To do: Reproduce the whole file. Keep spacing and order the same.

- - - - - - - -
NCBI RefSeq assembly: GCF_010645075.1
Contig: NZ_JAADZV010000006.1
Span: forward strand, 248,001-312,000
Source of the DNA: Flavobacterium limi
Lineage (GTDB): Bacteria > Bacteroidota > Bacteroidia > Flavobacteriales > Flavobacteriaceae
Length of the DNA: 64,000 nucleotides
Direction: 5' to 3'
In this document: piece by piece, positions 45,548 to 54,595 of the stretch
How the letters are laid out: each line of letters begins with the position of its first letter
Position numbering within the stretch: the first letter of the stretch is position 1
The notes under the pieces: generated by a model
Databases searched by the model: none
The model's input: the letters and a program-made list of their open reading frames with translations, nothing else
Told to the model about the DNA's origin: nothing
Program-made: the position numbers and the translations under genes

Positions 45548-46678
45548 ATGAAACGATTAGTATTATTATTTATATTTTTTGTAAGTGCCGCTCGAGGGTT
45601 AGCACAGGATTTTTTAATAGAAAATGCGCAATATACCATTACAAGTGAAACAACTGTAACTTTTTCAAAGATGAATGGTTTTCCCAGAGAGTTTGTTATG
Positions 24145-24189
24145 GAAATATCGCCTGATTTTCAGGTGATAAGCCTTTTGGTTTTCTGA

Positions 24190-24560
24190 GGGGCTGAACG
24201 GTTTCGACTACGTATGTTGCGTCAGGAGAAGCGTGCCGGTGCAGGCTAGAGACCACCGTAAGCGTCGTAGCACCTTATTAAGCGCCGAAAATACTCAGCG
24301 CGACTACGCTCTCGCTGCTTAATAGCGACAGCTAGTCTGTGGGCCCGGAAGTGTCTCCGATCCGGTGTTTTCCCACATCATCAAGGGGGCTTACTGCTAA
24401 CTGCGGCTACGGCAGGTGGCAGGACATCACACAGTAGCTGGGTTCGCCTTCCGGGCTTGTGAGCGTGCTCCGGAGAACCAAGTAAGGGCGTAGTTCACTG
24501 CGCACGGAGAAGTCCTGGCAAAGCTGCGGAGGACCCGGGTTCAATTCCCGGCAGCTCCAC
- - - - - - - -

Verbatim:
NCBI RefSeq assembly: GCF_010645075.1
Contig: NZ_JAADZV010000006.1
Span: forward strand, 248,001-312,000
Source of the DNA: Flavobacterium limi
Lineage (GTDB): Bacteria > Bacteroidota > Bacteroidia > Flavobacteriales > Flavobacteriaceae
Length of the DNA: 64,000 nucleotides
Direction: 5' to 3'
In this document: piece by piece, positions 45,548 to 54,595 of the stretch
How the letters are laid out: each line of letters begins with the position of its first letter
Position numbering within the stretch: the first letter of the stretch is position 1
The notes under the pieces: generated by a model
Databases searched by the model: none
The model's input: the letters and a program-made list of their open reading frames with translations, nothing else
Told to the model about the DNA's origin: nothing
Program-made: the position numbers and the translations under genes

Positions 45548-46678
45548 ATGAAACGATTAGTATTATTATTTATATTTTTTGTAAGTGCCGCTCGAGGGTT
45601 AGCACAGGATTTTTTAATAGAAAATGCGCAATATACCATTACAAGTGAAACAACTGTAACTTTTTCAAAGATGAATGGTTTTCCCAGAGAGTTTGTTATG
Positions 24145-24189
24145 GAAATATCGCCTGATTTTCAGGTGATAAGCCTTTTGGTTTTCTGA

Positions 24190-24560
24190 GGGGCTGAACG
24201 GTTTCGACTACGTATGTTGCGTCAGGAGAAGCGTGCCGGTGCAGGCTAGAGACCACCGTAAGCGTCGTAGCACCTTATTAAGCGCCGAAAATACTCAGCG
24301 CGACTACGCTCTCGCTGCTTAATAGCGACAGCTAGTCTGTGGGCCCGGAAGTGTCTCCGATCCGGTGTTTTCCCACATCATCAAGGGGGCTTACTGCTAA
24401 CTGCGGCTACGGCAGGTGGCAGGACATCACACAGTAGCTGGGTTCGCCTTCCGGGCTTGTGAGCGTGCTCCGGAGAACCAAGTAAGGGCGTAGTTCACTG
24501 CGCACGGAGAAGTCCTGGCAAAGCTGCGGAGGACCCGGGTTCAATTCCCGGCAGCTCCAC